Recreation and Education: Connecting People to the Land & Water

kids exploring Great Bay

photo by Kellie MacKenzie

The coastal region has become an increasingly popular recreation destination area. To meet the needs of both people and nature, the Partnership seeks to provide quality public recreational and educational opportunities that are compatible with natural resource protection and management. Working closely with communities and local volunteers, the Partner organizations promote and manage recreational activities.

Partnership conserved lands typically allow for traditional uses such as fishing, wildlife and waterfowl hunting, and non-motorized recreational activities including hiking, cross-country skiing, snowshoeing, wildlife and bird watching, and canoeing and kayaking. Snowmobiling is permitted on designated state trails. Maps are available for downloading. Public access maps inform the public on allowable pedestrian non-motorized uses, locations that require landowner permission for certain activities, and designated parking areas. Separate hunting maps are available indicating conservation lands open for hunting, designated areas requiring landowner permission, and noted access areas for protected lands.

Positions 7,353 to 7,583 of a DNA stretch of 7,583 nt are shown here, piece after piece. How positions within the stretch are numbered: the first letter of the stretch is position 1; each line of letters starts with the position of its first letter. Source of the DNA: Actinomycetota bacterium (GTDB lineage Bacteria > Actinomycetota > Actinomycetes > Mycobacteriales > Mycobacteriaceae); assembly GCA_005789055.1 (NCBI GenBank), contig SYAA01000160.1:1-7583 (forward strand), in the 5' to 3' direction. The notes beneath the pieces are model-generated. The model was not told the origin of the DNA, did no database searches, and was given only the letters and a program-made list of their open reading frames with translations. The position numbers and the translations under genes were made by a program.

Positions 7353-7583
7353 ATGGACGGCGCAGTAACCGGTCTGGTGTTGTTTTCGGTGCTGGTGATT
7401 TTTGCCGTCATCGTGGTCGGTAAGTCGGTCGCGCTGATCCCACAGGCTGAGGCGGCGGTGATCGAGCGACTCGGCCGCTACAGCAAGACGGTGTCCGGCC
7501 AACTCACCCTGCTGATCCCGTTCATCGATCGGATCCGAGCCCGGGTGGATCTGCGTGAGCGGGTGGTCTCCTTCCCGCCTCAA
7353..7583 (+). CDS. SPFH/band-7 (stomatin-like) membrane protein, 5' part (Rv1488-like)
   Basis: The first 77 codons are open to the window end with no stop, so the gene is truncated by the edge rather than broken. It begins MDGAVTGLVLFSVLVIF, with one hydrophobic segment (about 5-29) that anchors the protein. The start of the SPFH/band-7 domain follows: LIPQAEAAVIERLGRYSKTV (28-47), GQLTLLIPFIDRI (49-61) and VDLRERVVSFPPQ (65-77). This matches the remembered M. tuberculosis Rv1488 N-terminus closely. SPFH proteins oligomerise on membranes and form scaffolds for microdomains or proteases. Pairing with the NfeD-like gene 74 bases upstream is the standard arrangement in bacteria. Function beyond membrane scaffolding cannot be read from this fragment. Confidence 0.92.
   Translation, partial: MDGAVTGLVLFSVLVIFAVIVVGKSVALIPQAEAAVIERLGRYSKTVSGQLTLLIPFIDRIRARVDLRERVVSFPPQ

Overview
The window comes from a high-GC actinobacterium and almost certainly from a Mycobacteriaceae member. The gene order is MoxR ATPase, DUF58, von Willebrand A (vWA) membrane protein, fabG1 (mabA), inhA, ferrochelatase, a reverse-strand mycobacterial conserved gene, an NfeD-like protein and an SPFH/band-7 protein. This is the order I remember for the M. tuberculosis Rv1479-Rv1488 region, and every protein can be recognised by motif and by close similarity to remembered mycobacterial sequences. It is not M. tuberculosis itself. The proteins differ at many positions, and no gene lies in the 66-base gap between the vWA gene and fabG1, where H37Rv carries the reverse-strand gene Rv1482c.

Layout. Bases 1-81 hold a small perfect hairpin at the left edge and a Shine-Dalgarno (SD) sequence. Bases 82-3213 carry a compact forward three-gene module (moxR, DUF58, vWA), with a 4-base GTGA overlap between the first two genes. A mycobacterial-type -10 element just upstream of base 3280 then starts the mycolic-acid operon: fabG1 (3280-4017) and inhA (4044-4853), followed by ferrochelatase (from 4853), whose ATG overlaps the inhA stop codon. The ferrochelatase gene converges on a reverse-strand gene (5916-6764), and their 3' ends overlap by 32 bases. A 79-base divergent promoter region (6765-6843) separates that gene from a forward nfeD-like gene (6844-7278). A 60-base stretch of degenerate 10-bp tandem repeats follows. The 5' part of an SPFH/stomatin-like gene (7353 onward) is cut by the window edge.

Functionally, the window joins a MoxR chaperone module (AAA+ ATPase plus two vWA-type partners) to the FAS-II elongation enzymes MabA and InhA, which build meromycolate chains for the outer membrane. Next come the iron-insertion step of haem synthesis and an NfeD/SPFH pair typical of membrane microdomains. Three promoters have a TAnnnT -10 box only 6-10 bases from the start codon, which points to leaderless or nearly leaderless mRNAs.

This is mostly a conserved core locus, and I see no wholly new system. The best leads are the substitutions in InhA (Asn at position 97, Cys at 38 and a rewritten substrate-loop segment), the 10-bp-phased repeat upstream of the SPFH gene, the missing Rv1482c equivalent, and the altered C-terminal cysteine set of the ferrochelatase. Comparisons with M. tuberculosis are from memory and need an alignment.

The Partnership developed the four-mile Sweet Trail connecting 2,514 conserved acres in the Crommet Creek Conservation Area, in the towns of Durham and Newmarket. The trail integrates handicap accessibility, promotes appropriate public access and protects the integrity of the ecosystem. A detailed trail map and information brochure is available for downloading. For additional public access and funding information for other Partnership lands, see our Maps page.

Programs sponsored by Partner organizations, such as the Great Bay National Estuarine Research Reserve’s Passport to the Bay, provide educational opportunities for citizens of all ages.

groups walking near Great Bay

photos by Eric Aldrich